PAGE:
With so much talk of a Justin Trudeau-led Liberal revival in the news lately, it's easy to forget that Canada already has a reasonably successful left-of-centre political party. You know, the one with 100 seats in the House of Commons. N-D-something? Led by what's-his-face?
Though we're now almost a year into the Thomas Mulcair reign, it's remarkable how difficult it remains to summarize the guy. Even by Canadian standards, Tom's an oddly forgettable figure. The whole thing evokes memories of Harry Plinkett's famous YouTube review of Star Wars: Episode I.
Describe Han Solo, Harry asks his pals. Sure, they reply, "roguish," "charming," "surly" etc. Now do Queen Amidala, he continues. "Um..." they say.
If strong characters are the root of compelling stories, then Mr. Lucas had clearly fallen off his game, just as the post-Layton New Democrats have with their uninspired sequel.
Don't buy it? Try playing Plinkett game with Canadian politicians. Stephen Harper? Cold, stubborn, bossy, practical. Justin Trudeau? Naive, charming, upbeat, eloquent. Tom Mulcair? Um...
Does "bearded" count?
Presumably theorizing that their man's absence of personality must be tied to his absence of profile, the NDP sent Mr. Mulcair to Washington last week in an attempt to raise it. Sure, Thomas Mulcair, middling parliamentary leader might be easily overlooked, but how about Thomas Mulcair, continental statesman! Striding into the global spotlight is always a good way to emphasize your strengths, downplay your weaknesses, and play up your principles.
Unless you don't have any, that is.
Tom's back home now, but judging from the press reviews, we still don't know the guy any better than before he left. Headlines describe the visit as more confusing than educational.
As the internet meme people might put it, Mulcair had one job in America: express a clear opinion on the proposed Keystone XL pipeline. And he botched it. "The most contentious bilateral issue in a decade," in the words of Tim Harper from the Toronto Star, and we still don't know where the NDP stands.
Just ask CTV's poor Kevin Newman, who tried so hard to suss out some closure from the NDP boss during a homecoming interview yesterday.
"Do you support," asked Kevin slowly, as one might when interrogating a five-year-old who forgot where he hid daddy's car keys, "TransCanada's current bid to build Keystone XL?"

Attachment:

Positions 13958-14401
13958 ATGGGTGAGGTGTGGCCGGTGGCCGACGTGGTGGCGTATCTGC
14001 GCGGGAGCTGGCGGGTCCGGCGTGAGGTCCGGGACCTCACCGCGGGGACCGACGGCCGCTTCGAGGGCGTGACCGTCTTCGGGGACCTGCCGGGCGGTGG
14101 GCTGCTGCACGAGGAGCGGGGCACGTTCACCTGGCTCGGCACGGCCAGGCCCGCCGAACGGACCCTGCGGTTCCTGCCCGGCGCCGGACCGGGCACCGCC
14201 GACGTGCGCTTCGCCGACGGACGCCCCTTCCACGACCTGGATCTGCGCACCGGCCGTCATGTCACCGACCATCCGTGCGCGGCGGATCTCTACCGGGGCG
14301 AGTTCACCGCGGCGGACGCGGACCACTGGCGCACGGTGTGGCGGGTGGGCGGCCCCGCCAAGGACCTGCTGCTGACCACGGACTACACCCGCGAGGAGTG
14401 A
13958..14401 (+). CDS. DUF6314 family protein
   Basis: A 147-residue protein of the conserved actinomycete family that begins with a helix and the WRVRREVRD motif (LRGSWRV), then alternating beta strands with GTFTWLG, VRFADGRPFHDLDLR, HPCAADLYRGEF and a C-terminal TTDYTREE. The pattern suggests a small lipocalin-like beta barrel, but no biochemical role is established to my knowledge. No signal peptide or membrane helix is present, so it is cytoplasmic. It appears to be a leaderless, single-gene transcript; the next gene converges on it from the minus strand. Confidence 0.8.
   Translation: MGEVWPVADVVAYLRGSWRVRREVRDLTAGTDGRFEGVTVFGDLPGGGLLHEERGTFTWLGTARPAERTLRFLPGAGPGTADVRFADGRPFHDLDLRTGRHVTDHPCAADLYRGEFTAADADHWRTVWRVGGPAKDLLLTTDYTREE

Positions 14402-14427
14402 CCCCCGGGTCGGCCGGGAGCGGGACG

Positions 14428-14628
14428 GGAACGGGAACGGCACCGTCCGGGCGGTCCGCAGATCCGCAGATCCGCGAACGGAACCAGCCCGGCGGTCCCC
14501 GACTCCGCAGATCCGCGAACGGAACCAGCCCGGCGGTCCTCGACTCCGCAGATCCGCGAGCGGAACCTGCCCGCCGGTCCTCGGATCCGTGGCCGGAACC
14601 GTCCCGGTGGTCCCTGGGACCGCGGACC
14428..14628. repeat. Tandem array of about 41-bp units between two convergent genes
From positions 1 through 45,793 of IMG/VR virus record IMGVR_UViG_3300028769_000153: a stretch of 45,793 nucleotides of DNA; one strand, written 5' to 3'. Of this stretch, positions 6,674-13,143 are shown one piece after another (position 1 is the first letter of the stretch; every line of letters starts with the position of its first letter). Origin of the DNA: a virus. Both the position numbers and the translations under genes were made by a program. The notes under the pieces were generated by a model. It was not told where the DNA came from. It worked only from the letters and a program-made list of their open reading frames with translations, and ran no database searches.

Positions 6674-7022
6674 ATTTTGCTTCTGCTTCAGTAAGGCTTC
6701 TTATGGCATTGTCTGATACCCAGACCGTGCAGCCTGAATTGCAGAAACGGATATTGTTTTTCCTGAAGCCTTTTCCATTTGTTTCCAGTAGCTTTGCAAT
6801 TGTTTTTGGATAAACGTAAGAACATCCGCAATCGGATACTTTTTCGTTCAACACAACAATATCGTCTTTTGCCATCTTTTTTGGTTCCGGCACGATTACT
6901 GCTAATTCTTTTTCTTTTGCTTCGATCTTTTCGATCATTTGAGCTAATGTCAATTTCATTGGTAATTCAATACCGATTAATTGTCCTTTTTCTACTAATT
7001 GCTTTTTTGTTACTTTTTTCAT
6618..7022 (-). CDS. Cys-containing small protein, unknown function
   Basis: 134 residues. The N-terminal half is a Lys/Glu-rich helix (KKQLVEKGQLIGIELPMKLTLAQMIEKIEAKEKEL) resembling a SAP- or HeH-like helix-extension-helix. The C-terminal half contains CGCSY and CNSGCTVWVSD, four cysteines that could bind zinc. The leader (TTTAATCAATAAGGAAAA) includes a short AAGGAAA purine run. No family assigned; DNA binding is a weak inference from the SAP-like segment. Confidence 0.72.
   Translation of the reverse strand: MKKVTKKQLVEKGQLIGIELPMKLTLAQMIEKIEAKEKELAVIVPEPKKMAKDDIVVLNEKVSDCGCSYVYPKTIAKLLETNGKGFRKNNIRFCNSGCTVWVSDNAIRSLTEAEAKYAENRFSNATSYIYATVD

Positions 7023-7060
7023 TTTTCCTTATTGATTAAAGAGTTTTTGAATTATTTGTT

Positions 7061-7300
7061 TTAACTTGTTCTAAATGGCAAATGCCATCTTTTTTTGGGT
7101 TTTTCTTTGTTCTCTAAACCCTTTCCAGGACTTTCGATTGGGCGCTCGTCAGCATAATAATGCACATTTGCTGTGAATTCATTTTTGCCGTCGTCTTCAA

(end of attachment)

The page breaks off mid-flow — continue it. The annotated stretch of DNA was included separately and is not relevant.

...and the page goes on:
I support lots of things, said Mulcair. "This pipeline reflects Conservative priorities."
Alright look Tom, said Newman after a bit more back-and-forth, "I'm going to assume you oppose it unless you tell me otherwise" (no doubt resisting the urge to add, "blink once for yes and twice for no").
"What you should assume is that the NDP will take care of Canada's energy needs for the future," replied Tom. And the sound of foreheads being smacked echoed across the land.
In fairness to Mulcair, his ambiguity wasn't always that ambiguous. On Tuesday he said he "agreed" with a recent editorial in the New York Times opposing Keystone, and on Wednesday he added that the pipe would cost Canadians jobs, which would be "a bad thing for Canada."
"If you find all this confusing you're not alone" writes Kelly McParland in the National Post, as it's a cynical, contorted position that conforms to no consistent principle -- leftist, green, or otherwise.
If Tom wants to pretend to be an environmentalist that's fine, says Kelly, but then he has to accept that "the environmental movement has dedicated itself to shutting the oil sands" which is nowhere near the Mulcair position, despite the impression he gave Nancy Pelosi. And if he wants to pretend to be a friend of the working man and keep pipe-building jobs in Canada that's fine too, but then he's gotta make peace with the fact that one of the anti-Keystone set's "main arguments is that very few jobs would in fact be created" from such projects.
So Tom does have a position, it's just just got a couple flaws. Or, in the less charitable description of the Calgary Herald's Stephen Ewart, logical gaps "big enough to run a pipeline through."
Character counts in politics, and not just the moral kind. Voters support politicians not only because they like what they promise, but because they're developed an affinity for who they are -- ideally a steady person possessing stable characteristics. The press shares this affinity, since any man or woman with a clearly-defined political persona and a predictable set of likes and dislikes is vastly more fun to discuss and cover than some ethereal opportunist whose every opinion is focus-grouped slurry and every answer is an artful dodge.
Though the NDP gets a lot of credit for having too much principle -- the party that's trying to kill the cat when the others are merely debating its color, as Tommy Douglas used to say -- Opposition Leader Mulcair's weird aversion to embracing a unapologetically oppositional tone towards something as controversial and polarizing as the Harper government's pipeline projects says a lot about just how boringly politics-as-usual his party is getting in its era of success.
That success, incidentally, was the product of a character of truly Hollywood proportions. Or at least CBC ones.
Who's going to watch the Thomas Mulcair movie?